Download
chapter 29 n.
Skip this Video
Loading SlideShow in 5 Seconds..
Chapter 29 PowerPoint Presentation

Chapter 29

81 Vues Download Presentation
Télécharger la présentation

Chapter 29

- - - - - - - - - - - - - - - - - - - - - - - - - - - E N D - - - - - - - - - - - - - - - - - - - - - - - - - - -
Presentation Transcript

  1. Chapter 29 Race and Affirmative Action

  2. Chapter Outline • MEASURES OF INEQUALITY, AND DEFINITIONS AND DETECTION OF DISCRIMINATION • DISCRIMINATION IN LABOR, CONSUMPTION AND LENDING • AFFIRMATIVE ACTION

  3. Measures of Social and Economic Conditions • African-American family income is rising. • The relative position of African-American family income to white family income has risen slowly. • Rates of poverty and unemployment are much higher for African-Americans than whites. • More African-American men are in prison than in college.

  4. What is Discrimination • Disparate Treatment Discrimination treating two otherwise equal people differently on the basis of race • Adverse Impact Discrimination doing something that is not necessarily discriminatory on its face but that impacts some groups more negatively than others • Rational or Statistical Discrimination discrimination that is based on sound statistical evidence and is consistent with profit maximization

  5. Measuring and Detecting Discrimination • Regression techniques • Statistical methods which seek to determine if the differences in treatment for whites and blacks could have happened by random chance. • Auditing techniques • Sending paid actors into a situation to determine if people with identical economic characteristics are treated differently based on race.

  6. Labor Market Discrimination in the Past

  7. SD Wage Wage SND SND SD wwhite wND wblack D D Labor market for jobs only whites are allowed do. Labor market for jobs that blacks who work must do. Modeling Labor Market Discrimination

  8. Why Competition Would Eliminate Discriminatory Pay • Businesses that hired only whites at the higher wage would have higher costs than businesses that did not discriminate. • Businesses that did not discriminate could lower their prices and take the market share of those firms that did discriminate. • As this happened firms would see that discrimination was not consistent with maximizing profits and would stop discriminating.

  9. Why Competition Would Not Necessarily Eliminate Discrimination • In industries where there is economic profit, firm owners may continue to discriminate and consider it a price they are willing to pay so as to not employ blacks. • In industries in which the customer chooses which business to patronize based on race, firms may be willing to discriminate because their profit maximizing interest and discrimination are consistent.

  10. Consumption Market Discrimination • Blacks pay more for cars. • Blacks are shown fewer homes and those homes are in already integrated neighborhoods. • Blacks are more likely to be turned down for a mortgage loan.

  11. Affirmative Action • Affirmative Action :any policy that is taken to speed up the process of achieving equality

  12. History of Affirmative Action But freedom is not enough. You do not wipe away the scars of centuries by saying: Now you are free to go where you want, do as you desire, and choose the leaders you please.You do not take a person who, for years, has been hobbled by chains and liberate him, bring him up to the starting line of a race and then say, “You are free to compete with all the others,” and still justly believe that you have been completely fair.Thus it is not enough to just open the gates of opportunity. All our citizens must have the ability to walk through those gates. Lyndon Johnson, 1965 at Howard University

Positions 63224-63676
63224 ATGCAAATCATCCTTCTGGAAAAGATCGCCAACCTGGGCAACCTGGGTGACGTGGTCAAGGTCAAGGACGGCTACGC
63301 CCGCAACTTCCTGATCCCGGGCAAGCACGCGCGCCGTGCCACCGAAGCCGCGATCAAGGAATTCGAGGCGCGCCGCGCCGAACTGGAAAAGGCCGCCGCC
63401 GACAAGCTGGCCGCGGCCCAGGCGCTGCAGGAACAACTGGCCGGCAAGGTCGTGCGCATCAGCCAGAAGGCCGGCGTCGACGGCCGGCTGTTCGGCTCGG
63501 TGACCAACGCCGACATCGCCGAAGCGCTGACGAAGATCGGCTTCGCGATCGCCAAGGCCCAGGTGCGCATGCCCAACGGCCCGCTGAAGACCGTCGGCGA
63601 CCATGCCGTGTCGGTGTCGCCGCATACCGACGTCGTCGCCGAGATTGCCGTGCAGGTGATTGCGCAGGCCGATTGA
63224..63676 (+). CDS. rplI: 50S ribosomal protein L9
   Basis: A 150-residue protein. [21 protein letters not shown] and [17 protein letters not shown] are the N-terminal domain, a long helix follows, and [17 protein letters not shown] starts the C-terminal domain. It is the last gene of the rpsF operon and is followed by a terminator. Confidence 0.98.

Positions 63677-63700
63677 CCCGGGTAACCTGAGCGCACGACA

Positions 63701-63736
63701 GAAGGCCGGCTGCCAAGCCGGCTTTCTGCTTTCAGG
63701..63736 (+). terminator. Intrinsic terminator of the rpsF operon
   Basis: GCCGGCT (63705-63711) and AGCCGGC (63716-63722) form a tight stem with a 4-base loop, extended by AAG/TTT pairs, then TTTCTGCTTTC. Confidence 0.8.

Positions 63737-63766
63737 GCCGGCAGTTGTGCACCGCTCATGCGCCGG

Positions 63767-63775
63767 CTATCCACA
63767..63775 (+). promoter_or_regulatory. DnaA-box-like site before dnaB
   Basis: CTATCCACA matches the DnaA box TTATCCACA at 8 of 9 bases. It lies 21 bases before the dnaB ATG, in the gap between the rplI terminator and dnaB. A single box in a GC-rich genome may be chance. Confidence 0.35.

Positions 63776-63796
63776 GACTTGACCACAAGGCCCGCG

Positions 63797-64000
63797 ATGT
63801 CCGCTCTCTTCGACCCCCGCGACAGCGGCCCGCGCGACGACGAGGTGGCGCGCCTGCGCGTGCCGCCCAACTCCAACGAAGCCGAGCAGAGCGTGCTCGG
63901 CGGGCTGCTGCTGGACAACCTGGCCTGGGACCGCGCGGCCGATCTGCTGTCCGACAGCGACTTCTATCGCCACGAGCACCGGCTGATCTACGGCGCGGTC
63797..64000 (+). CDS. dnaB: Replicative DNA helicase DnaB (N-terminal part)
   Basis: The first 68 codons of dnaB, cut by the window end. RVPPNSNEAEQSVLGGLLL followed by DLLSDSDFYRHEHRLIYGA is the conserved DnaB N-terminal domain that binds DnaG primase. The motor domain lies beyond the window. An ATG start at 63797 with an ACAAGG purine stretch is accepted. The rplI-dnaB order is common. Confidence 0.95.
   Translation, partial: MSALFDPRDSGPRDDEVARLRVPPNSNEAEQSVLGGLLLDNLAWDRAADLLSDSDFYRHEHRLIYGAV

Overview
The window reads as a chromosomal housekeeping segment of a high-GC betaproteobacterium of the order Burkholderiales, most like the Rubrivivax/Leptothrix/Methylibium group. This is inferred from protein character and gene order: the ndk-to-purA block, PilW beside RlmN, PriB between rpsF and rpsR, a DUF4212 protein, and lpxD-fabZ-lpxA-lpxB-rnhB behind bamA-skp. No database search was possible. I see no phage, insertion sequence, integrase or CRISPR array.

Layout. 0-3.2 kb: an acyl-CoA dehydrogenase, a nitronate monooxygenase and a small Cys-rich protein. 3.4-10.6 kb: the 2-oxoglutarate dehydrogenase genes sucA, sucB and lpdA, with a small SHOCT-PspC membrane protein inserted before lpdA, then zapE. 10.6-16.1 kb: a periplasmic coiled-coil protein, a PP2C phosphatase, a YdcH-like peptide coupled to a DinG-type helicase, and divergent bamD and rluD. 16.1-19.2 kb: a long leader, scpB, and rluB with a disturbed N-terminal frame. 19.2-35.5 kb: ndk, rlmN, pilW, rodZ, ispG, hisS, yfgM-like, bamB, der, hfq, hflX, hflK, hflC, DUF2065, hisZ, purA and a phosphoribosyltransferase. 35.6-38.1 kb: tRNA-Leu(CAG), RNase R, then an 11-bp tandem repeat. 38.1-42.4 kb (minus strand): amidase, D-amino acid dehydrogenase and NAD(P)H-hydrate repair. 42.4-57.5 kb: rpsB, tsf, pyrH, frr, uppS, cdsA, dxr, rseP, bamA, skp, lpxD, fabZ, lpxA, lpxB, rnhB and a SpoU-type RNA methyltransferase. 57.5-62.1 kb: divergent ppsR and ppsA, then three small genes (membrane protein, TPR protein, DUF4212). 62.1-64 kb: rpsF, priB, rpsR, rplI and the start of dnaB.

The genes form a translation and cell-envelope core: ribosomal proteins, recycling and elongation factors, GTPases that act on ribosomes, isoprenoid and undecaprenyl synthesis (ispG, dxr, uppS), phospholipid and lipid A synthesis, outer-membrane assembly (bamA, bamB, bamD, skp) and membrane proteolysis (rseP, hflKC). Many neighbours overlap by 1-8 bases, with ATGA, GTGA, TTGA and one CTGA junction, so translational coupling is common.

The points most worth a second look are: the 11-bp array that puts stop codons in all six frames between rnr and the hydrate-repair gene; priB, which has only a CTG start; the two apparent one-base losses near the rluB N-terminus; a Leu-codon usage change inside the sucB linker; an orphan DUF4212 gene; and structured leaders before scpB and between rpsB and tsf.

13. More History • Nixon’s Executive order 11246 mandated affirmative action in contracts with the federal government. • Set-asides were created so that 10% of all federal highway contracts were “set aside” for minority owned contractors. • Various Supreme Court rulings have limited the scope with which affirmative action can be employed. It must now meet a high standard of “strict scrutiny.”

  14. The Civil Rights Act of 1964 vs. the California Civil Rights Initiative • Civil Rights Act 1964 • The state shall not discriminate against any individual or group on the basis of race, sex, color, ethnicity, or national origin in the operation of public employment, public education, or public contracting. • California Civil Rights Initiative • The state shall not discriminate against, or grant preferential treatment to, any individual or group on the basis of race, sex, color, ethnicity, or national origin in the operation of public employment, public education, or public contracting.

  15. Gradations of Affirmative Action • An equal opportunity to apply • Requires employers to advertise in minority-seen outlets . • Race as a tie-breaker • Race may break a tie between equally situated candidates. • Acceptance of all qualified minorities • Used most often in university admissions to selective schools. A standard is set and qualified minorities are admitted and the remaining spots are filled with the best of the non-minority pool. • Guidelines • Targets are set for minority hiring and promotion and, if they are not met, a justification must be given. • Quotas • Strict percentages of minorities must be hired. This is generally unconstitutional unless ordered by a court to remedy past discrimination.